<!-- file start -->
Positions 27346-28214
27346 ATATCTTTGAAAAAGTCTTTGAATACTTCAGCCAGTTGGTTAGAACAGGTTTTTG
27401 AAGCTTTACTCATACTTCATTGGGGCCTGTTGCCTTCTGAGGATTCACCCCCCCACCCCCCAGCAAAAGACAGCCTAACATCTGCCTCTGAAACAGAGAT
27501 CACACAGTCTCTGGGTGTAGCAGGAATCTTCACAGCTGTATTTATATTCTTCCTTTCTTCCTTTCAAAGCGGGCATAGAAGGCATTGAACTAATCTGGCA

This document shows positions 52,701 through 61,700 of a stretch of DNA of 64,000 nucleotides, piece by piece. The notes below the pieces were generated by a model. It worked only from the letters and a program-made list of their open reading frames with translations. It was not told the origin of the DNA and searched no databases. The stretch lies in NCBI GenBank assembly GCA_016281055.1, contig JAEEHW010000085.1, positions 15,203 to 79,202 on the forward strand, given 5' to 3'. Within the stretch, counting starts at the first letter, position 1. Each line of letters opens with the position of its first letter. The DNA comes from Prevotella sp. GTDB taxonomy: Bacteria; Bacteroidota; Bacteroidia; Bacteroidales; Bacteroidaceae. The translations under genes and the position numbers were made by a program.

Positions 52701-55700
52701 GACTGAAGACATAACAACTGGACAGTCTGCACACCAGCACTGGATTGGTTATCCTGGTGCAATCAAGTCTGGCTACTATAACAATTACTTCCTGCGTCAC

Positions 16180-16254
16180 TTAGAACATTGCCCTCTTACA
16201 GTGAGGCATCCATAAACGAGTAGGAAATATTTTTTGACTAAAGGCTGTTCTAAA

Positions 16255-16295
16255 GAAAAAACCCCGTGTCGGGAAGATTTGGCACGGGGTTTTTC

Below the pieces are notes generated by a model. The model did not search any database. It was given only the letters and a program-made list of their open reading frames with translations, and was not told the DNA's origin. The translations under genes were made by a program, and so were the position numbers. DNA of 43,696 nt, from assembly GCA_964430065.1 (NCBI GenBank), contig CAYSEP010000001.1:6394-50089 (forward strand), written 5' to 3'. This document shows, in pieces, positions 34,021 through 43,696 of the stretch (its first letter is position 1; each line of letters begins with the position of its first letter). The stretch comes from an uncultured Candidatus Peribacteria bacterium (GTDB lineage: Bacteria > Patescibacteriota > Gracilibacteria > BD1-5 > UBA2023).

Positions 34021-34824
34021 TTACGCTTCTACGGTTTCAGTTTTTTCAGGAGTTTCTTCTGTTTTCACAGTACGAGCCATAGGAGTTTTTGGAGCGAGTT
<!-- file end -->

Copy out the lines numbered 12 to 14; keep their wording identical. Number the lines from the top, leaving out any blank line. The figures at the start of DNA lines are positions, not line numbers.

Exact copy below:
16255 GAAAAAACCCCGTGTCGGGAAGATTTGGCACGGGGTTTTTC

Below the pieces are notes generated by a model. The model did not search any database. It was given only the letters and a program-made list of their open reading frames with translations, and was not told the DNA's origin. The translations under genes were made by a program, and so were the position numbers. DNA of 43,696 nt, from assembly GCA_964430065.1 (NCBI GenBank), contig CAYSEP010000001.1:6394-50089 (forward strand), written 5' to 3'. This document shows, in pieces, positions 34,021 through 43,696 of the stretch (its first letter is position 1; each line of letters begins with the position of its first letter). The stretch comes from an uncultured Candidatus Peribacteria bacterium (GTDB lineage: Bacteria > Patescibacteriota > Gracilibacteria > BD1-5 > UBA2023).

Positions 34021-34824